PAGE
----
If we are to provide a serious response to the present climate emergency, there will have to be behavioural change, not only by customers, but also by providers of transport services. The Chartered Institute of Logistics and Transport was fascinated to hear from Karl Watts, chief executive of new kid on the track, the Rail Operations Group (ROG), about a big new opportunity for rail freight to raise its game.
Karl recalled how, back in BR days, in addition to passenger and freight trains, there were also those that ran for the civil engineer, who looked after the permanent way, and for the mechanical and electrical engineers who cared for the fleet.
With privatisation, passengers became conveyed by franchises, and freight was to be the preserve of freight operating companies (FOCs), which also provided services for infrastructure contractors and Network Rail. They picked up fleet movements for the rolling-stock companies as well, but gradually found that this was a specialism too far. Accordingly there was a universal welcome to the suggestion that a separate business should be dedicated to such activity – and thus the Rail Operations Group was born.
Privatisation has made the running of trains increasingly complex because with the loss of an overarching authority, standardisation has gone. The most favoured kind of automatic coupling, the Dellner, is but one of nine, and even then comes in two different sizes. Brakes may be mechanical or electrical and gauging is a nightmare, which needs a full analysis if full account is to be had of legacy issues, particularly as regards compatibility between train body shells and platforms.
Only on recently-electrified routes may electrification be UIC-compliant, which poses a particular danger since current returned through the pantograph can interfere with the signalling. Thus a specialist train operator may be very necessary to guide one-off train movements through this minefield of complexity.
Since the banking crisis a decade ago, the cost of borrowing has come down, making it attractive for new franchisees to pledge fleet renewal and drawing new manufacturers like CAF and Stadler into the British rolling stock market.
ROG has never needed to advertise its services, but by proving its worth has steadily taken work off the FOCs, whose unreconstructed haulage methods put expensive new kit at risk – for example, new trains being hauled unbraked, or a consist comprising 22 barrier vehicles being needed to haul a nine-car new train at a modest 45 mph – a bit like delivering a new Bentley by horse and cart.
ROG has been able to modernise by addressing compatibility issues so that even an ancient Class 37s, when fitted with Dellners and electric brakes, can run at 95 mph. As well as achieving mileage accumulation of new trains, ROG can test new infrastructure up to the maximum permitted line speed. Only by being a specialist in this field can ROG keep up to date on route learning and maintaining knowledge across 40 or 50 traction types – and as a career railwayman Karl has been able to bring to the table expertise acquired in working on franchise bids.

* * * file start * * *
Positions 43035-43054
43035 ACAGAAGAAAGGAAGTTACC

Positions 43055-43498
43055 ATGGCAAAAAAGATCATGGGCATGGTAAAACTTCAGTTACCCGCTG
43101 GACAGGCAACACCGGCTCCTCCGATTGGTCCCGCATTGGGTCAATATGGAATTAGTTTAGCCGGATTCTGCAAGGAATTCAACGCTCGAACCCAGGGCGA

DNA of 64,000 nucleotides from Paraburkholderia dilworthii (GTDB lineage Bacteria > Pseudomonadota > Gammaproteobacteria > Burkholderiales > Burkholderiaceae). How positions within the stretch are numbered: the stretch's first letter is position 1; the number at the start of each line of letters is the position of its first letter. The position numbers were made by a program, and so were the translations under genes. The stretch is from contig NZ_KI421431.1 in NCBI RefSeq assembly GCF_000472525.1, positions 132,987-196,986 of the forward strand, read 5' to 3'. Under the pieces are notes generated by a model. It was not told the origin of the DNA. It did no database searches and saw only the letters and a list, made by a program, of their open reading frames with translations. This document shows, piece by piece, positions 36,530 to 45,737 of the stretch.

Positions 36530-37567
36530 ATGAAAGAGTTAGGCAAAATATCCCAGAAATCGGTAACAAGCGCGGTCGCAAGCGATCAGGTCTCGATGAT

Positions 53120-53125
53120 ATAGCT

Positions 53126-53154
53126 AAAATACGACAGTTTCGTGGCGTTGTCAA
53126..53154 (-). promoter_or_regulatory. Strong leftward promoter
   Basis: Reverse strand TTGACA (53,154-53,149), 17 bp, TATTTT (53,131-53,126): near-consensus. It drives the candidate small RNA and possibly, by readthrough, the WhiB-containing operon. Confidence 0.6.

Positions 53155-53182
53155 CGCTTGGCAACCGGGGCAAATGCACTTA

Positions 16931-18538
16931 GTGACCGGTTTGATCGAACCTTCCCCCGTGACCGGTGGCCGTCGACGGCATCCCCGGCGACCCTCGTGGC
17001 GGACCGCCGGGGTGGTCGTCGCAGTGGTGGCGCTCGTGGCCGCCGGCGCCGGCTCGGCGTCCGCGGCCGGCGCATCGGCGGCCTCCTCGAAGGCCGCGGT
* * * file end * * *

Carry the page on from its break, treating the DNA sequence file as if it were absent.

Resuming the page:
Most of the new build is to replace existing fleets, with only one-third of the 7500 vehicles now entering service being to increase capacity. However, only 15 per cent of the displaced vehicles, such as the old Class 313/4/5 types, are life-expired and thus fit for recycling.
The rest possess residual value, which means that their owners, the rolling stock companies, want them kept in warm storage pending identification of a new customer. It is the role of ROG subsidiary Traxion to create and maintain yards at places like Crewe, Castle Donington and Gascoigne Wood, where conditions may protect against the risk of the asset rapidly deteriorating.
The third ROG business, Orion is not yet a trading company, but seeks to address the the decline of traditional heavy industry, which has left rail freight with 9 per cent of the market and competing with lighter and faster passenger trains for increasingly scarce network capacity.
E-commerce is seeing a surge in white vans making online deliveries, so the availability of redundant but not life-expired passenger trains provides an opportunity for repurposing while retaining 100 mph running which will be seen when former Class 319 units owned by Porterbrook commence a new life as bimode Class 769s with decluttered interiors carrying roller cages hired to operate a route thrice-daily, carrying small freight non-stop between London Gateway and London Liverpool Street. With last-mile deliveries by autonomous vehicles, these new services will help logistics companies deal with the threat posed by ultra-low emission zones.
ROG has to start with the older assets now available, but will need to move with the times if it is to keep pace with environmental opportunity while gaining access to the fast lines that may be possible only with 110mph running.
An order of ten high-speed new trimode Class 93 locomotives from Stadler will enable it to make optimal use of the non-electrified single-track branch that links Britain’s busiest container port at Felixstowe to the rest of the network, which is already being upgraded with new curves and grade-separated junctions to speed trains to the west and north.
CILT was joined for Karl’s presentation by one of ROG’s Scottish team, Galashiels-based Andrew Wylde, son of transport author John Wylde. Much of Andrew’s workload currently consists of driving ScotRail Inter7City power cars to and from Loughborough for refurbishment by Wabtec, and collecting refurbished carriages from Doncaster.
So ROG is already helping to usher in a new era on Scotland’s railways and it sounds as though the flexibility its approach can offer will be needed if rail freight is to recapture market share.
John Yellowlees, chair, CILT Scotland.